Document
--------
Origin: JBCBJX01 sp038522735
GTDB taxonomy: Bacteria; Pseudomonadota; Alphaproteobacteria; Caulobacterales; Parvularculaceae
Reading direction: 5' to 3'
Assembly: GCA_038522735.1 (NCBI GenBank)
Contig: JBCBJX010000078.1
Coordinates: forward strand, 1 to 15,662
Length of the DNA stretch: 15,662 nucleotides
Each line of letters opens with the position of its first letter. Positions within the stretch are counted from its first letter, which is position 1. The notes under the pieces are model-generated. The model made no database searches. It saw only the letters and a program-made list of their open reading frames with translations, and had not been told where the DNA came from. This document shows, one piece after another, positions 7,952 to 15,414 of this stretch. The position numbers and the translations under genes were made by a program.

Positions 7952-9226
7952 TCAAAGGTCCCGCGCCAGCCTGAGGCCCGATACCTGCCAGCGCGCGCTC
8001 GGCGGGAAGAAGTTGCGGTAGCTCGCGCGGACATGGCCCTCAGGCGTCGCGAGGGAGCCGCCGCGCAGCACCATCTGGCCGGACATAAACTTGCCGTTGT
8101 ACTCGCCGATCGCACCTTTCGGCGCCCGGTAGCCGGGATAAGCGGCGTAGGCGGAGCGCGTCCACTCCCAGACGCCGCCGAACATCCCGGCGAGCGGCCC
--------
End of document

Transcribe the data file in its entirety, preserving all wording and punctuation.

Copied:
Origin: JBCBJX01 sp038522735
GTDB taxonomy: Bacteria; Pseudomonadota; Alphaproteobacteria; Caulobacterales; Parvularculaceae
Reading direction: 5' to 3'
Assembly: GCA_038522735.1 (NCBI GenBank)
Contig: JBCBJX010000078.1
Coordinates: forward strand, 1 to 15,662
Length of the DNA stretch: 15,662 nucleotides
Each line of letters opens with the position of its first letter. Positions within the stretch are counted from its first letter, which is position 1. The notes under the pieces are model-generated. The model made no database searches. It saw only the letters and a program-made list of their open reading frames with translations, and had not been told where the DNA came from. This document shows, one piece after another, positions 7,952 to 15,414 of this stretch. The position numbers and the translations under genes were made by a program.

Positions 7952-9226
7952 TCAAAGGTCCCGCGCCAGCCTGAGGCCCGATACCTGCCAGCGCGCGCTC
8001 GGCGGGAAGAAGTTGCGGTAGCTCGCGCGGACATGGCCCTCAGGCGTCGCGAGGGAGCCGCCGCGCAGCACCATCTGGCCGGACATAAACTTGCCGTTGT
8101 ACTCGCCGATCGCACCTTTCGGCGCCCGGTAGCCGGGATAAGCGGCGTAGGCGGAGCGCGTCCACTCCCAGACGCCGCCGAACATCCCGGCGAGCGGCCC